Synonyms: Aortic regurgitation, Aortic valve regurgitation
Medical Specialties: Cardiology, Internal medicine, Surgery
Aortic insufficiency is a cardiac valve condition in which the aortic valve fails to close properly during ventricular diastole. The leaky valve creates a regurgitant flow of blood back into the left ventricle. Due to the backwards blood flow, left ventricular pressure can increase, possibly leading to hypertrophy of the myocardium. In some instances, heart failure can develop.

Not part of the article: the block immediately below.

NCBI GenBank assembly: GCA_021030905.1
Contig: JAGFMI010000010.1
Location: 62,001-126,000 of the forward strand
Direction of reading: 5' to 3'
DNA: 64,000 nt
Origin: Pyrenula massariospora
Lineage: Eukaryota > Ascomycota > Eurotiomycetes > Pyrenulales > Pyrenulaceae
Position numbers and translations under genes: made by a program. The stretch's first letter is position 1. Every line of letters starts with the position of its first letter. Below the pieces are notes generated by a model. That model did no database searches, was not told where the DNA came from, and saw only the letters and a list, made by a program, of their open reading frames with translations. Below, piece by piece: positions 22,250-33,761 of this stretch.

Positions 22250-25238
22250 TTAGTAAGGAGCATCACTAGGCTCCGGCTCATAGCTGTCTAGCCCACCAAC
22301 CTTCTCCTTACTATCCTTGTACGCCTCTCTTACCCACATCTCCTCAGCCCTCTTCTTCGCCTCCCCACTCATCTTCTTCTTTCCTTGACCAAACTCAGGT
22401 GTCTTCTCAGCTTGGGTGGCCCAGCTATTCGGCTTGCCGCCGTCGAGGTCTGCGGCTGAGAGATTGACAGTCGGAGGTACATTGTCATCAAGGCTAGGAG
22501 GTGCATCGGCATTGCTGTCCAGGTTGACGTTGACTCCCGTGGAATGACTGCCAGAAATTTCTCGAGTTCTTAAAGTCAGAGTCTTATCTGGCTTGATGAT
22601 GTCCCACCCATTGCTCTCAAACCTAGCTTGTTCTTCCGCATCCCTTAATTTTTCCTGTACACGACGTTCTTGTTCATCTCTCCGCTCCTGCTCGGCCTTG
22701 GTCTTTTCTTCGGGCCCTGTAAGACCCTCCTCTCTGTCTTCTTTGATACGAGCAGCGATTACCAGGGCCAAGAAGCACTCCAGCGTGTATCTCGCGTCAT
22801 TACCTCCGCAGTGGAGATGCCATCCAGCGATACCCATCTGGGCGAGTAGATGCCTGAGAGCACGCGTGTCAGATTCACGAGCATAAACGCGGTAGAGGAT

Aortic insufficiency occurs when the aortic valve does not close tightly after a heartbeat. The aortic valve is one of four main valves of the heart. It is positioned between the aorta and the left ventricle. Normally, the aortic valve opens and allows oxygen rich blood to flow out of the left ventricle into the aorta and throughout the body. Normally it closes immediately after a beat to prevent backflow.
In aortic insufficiency, because the valve doesn’t close properly, blood leaks from the aorta back into the heart. The increased blood back into the heart causes the heart to work harder, which may lead to thickening of the heart. Over time, the thickened heart does not work as efficiently and may not be able to pump blood throughout the body properly.